Andrew Marr’s Great Scots on BBC2 and Scottish Independence.

Andrew Marr's Great Scots: the Writers Who Shaped A Nation.

Andrew Marr’s Great Scots: the Writ­ers Who Shaped A Nation.

Andrew Marr is a senior polit­i­cal fig­ure at the BBC, hav­ing pre­vi­ously edited the Lon­don Inde­pen­dent. More recently, in between host­ing Radio 4’s pres­ti­gious Start The Week he’s begun pre­sent­ing his own doc­u­men­taries. His lat­est, on great Scot­tish writ­ers in com­fort­ably his best to date.

The first episode was on James Boswell. Like so many Scots before and since, Boswell was torn between his blind­ing ambi­tion, which demanded that he leave Scot­land and head for Lon­don, and the resent­ment he felt at being forced to do so.

Bizarrely, he ended up team­ing up with the arche­typal 18th cen­tury Eng­lish­man, Samuel John­son. Even more bizarrely, Boswell lured the jin­go­is­tic John­son up north for a tour of Scot­land, which both insisted was the most enjoy­able cou­ple of months that either of them had ever spent.

The sec­ond episode was even more suc­cess­ful, not to say pre­scient, com­par­ing the con­trast­ing styles and pol­i­tics of Robert Burns and Sir Wal­ter Scott. Scott the con­ser­v­a­tive union­ist who har­boured dreams of rebel­lion, and Burns the Roman­tic poet par excel­lence who wrote in florid Scots incit­ing actual rebel­lion, but who worked by day as a tax inspec­tor for the British government.

Burns not only gets his own day every year, he managed to inflict that song on all the rest of us.

Burns not only gets his own day every year, he man­aged to inflict that song on all the rest of us.

Marr strikes exactly the right bal­ance between lit­er­ary his­tory and polit­i­cal analy­sis. Plac­ing these lit­er­ary giants in the con­text of the fierce polit­i­cal debate that fol­lowed the dis­solv­ing of the Scot­tish Par­lia­ment after the act of union in 1707, he sounds out the clear echoes with­out ever labour­ing the point.

As a proud Scots­man who nonethe­less left his native soil to take the British coin at the BBC in Lon­don, Marr knows only too well of what he speaks. Wryly, he reminds us, as the Scot­tish so often do, that Jekyll and Hyde was writ­ten by a Scots­man. That ten­sion that gov­erns how they view the land south of the bor­der and the peo­ple who live there has always been there.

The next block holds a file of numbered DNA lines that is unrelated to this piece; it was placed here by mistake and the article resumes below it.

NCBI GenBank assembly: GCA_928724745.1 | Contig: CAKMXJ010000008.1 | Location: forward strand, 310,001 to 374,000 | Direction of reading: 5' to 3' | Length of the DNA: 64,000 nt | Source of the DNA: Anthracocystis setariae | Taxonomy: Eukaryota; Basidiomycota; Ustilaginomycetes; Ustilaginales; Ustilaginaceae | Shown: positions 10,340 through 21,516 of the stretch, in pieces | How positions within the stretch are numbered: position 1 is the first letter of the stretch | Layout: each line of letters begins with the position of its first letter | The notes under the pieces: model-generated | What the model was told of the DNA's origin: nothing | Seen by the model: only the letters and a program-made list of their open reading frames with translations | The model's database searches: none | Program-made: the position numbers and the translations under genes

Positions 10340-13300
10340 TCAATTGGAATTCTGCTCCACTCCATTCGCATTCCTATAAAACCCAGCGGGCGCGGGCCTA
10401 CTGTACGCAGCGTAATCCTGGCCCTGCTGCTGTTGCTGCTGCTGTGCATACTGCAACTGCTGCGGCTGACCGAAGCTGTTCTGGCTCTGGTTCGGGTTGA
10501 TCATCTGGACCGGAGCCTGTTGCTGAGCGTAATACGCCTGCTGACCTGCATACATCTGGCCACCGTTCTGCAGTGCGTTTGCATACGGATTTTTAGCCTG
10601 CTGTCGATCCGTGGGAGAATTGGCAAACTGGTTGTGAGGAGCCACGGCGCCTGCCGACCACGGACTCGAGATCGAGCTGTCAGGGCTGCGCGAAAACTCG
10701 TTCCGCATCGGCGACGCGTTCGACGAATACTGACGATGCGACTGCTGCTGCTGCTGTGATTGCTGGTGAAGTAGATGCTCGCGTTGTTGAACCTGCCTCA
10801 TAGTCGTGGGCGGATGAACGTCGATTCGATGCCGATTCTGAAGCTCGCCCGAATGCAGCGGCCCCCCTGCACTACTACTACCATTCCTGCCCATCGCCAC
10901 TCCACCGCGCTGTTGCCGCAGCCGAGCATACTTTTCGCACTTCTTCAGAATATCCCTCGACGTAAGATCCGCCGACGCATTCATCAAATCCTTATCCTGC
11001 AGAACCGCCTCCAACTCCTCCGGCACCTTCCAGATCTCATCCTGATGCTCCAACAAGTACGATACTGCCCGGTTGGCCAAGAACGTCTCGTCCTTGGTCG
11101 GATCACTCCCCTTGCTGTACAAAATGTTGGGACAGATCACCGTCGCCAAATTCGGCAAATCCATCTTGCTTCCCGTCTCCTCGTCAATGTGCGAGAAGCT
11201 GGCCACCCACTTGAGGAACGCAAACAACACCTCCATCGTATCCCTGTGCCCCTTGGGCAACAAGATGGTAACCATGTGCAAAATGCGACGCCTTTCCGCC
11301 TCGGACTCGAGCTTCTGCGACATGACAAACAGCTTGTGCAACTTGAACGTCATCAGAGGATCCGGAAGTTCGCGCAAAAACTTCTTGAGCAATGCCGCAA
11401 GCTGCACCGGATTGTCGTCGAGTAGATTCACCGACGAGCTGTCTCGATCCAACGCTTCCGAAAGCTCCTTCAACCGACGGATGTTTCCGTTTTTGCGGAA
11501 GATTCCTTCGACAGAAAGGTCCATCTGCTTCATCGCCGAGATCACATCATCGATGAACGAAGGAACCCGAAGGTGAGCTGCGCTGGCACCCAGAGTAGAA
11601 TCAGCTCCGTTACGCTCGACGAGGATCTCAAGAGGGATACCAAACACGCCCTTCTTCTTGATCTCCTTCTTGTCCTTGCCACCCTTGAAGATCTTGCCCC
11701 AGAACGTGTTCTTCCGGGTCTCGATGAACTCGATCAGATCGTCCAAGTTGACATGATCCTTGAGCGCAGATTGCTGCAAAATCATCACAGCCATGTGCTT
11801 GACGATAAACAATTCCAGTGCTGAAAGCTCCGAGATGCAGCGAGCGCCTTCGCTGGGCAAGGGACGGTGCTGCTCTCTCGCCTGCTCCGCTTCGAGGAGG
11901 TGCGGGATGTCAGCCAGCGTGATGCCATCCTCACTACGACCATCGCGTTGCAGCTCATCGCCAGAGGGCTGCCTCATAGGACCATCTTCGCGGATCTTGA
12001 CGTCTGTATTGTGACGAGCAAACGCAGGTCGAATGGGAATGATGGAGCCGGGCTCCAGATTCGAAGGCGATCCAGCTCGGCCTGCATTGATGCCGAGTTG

So will the Scot­tish vote for inde­pen­dence this Sep­tem­ber? I get the impres­sion they are com­ing to regard that pre­vi­ous vote accept­ing union some 300 years ago with increas­ing shame. I’ve a funny feel­ing the heart might rule the head. That 9–2 is look­ing extremely invit­ing. In the mean­time, Andrew Marr’s Great Scots con­tin­ues on BBC 2 on Sat­ur­day evening.

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Robin Wright” in “The Congress”.

Harvey Keitel and Robin Wright in The Congress.

Har­vey Kei­tel and Robin Wright in The Con­gress.

The Israeli film maker Ari Fol­man shot into inter­na­tional promi­nence with the haunt­ing Waltz With Bashir in 2008. Fol­man, who is one of the head writ­ers on the hit TV show In Treat­ment, needed to revisit what he’d done as a teenager. As a young sol­dier he’d been part of the Israeli army’s appalling assault on Sabra and Shatila, when they invaded the Lebanon in 1982.

But the only way he was able to peer into the dark recesses of his psy­che was by using the cloak of ani­ma­tion, which acted like the dark of the con­fes­sional box, allow­ing him close his eyes and re-imagine what might have hap­pened there.

The Con­gress is his much awaited fol­low up. And it’s an almighty mess. Robin Wright plays a ver­sion of her­self, who is forced to sell the rights to her dig­i­tal self so that the stu­dio can go on to make the kinds of films with “her” that they’d like to, with­out hav­ing to actu­ally deal with the moods and tantrums of the actual human being.

Robin Wright as Buttercup with Cary Elwes in The Princess Bride.

Robin Wright as But­ter­cup with Cary Elwes in The Princess Bride.

But then the film veers wildly into wholly improb­a­ble sci fi ter­ri­tory, which it can only do by retreat­ing into ani­ma­tion. And not just any old ani­ma­tion, the kind of far out ani­ma­tion that’s meant to make you fondly recall The Bea­t­les in their Yel­low Sub­ma­rine.

I wish I could tell you that it were just too ambi­tious. But none of its Big Ideas are in any way explored, they are just bul­let points in bold. Will CGI allow Hol­ly­wood stu­dios dis­pense with Tal­ent all together? What’s more impor­tant, suc­cess or your fam­ily? Will future gen­er­a­tions be inca­pable of com­mu­ni­cat­ing other than through a screen? Is the dig­i­tal realm this century’s heroin? Our only means of avoid­ing the drudgery and dis­ap­point­ment of our daily lives? Etc, and so on.